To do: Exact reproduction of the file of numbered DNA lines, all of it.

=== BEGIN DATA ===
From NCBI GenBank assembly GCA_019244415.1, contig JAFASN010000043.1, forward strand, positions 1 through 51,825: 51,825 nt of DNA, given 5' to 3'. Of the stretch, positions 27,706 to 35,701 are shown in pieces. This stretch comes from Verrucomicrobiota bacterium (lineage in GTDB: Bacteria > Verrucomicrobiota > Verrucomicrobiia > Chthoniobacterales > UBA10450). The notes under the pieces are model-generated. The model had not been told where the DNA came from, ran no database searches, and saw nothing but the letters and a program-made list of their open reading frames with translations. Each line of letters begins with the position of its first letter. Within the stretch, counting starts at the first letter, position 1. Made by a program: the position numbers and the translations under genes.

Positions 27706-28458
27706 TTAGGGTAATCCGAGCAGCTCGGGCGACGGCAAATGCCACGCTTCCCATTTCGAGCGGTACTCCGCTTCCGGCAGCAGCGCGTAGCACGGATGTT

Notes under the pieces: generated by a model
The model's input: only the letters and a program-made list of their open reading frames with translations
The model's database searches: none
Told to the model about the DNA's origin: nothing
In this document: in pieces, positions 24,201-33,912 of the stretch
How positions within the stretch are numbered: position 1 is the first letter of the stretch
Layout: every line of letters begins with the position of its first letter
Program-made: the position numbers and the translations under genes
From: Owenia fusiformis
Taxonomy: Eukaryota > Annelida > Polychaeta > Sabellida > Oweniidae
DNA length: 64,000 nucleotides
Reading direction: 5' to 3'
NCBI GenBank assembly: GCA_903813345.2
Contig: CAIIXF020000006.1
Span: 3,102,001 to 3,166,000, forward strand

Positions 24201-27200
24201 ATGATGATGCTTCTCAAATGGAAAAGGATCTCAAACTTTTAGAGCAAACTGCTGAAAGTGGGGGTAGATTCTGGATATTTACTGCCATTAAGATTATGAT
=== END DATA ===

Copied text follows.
From NCBI GenBank assembly GCA_019244415.1, contig JAFASN010000043.1, forward strand, positions 1 through 51,825: 51,825 nt of DNA, given 5' to 3'. Of the stretch, positions 27,706 to 35,701 are shown in pieces. This stretch comes from Verrucomicrobiota bacterium (lineage in GTDB: Bacteria > Verrucomicrobiota > Verrucomicrobiia > Chthoniobacterales > UBA10450). The notes under the pieces are model-generated. The model had not been told where the DNA came from, ran no database searches, and saw nothing but the letters and a program-made list of their open reading frames with translations. Each line of letters begins with the position of its first letter. Within the stretch, counting starts at the first letter, position 1. Made by a program: the position numbers and the translations under genes.

Positions 27706-28458
27706 TTAGGGTAATCCGAGCAGCTCGGGCGACGGCAAATGCCACGCTTCCCATTTCGAGCGGTACTCCGCTTCCGGCAGCAGCGCGTAGCACGGATGTT

Notes under the pieces: generated by a model
The model's input: only the letters and a program-made list of their open reading frames with translations
The model's database searches: none
Told to the model about the DNA's origin: nothing
In this document: in pieces, positions 24,201-33,912 of the stretch
How positions within the stretch are numbered: position 1 is the first letter of the stretch
Layout: every line of letters begins with the position of its first letter
Program-made: the position numbers and the translations under genes
From: Owenia fusiformis
Taxonomy: Eukaryota > Annelida > Polychaeta > Sabellida > Oweniidae
DNA length: 64,000 nucleotides
Reading direction: 5' to 3'
NCBI GenBank assembly: GCA_903813345.2
Contig: CAIIXF020000006.1
Span: 3,102,001 to 3,166,000, forward strand

Positions 24201-27200
24201 ATGATGATGCTTCTCAAATGGAAAAGGATCTCAAACTTTTAGAGCAAACTGCTGAAAGTGGGGGTAGATTCTGGATATTTACTGCCATTAAGATTATGAT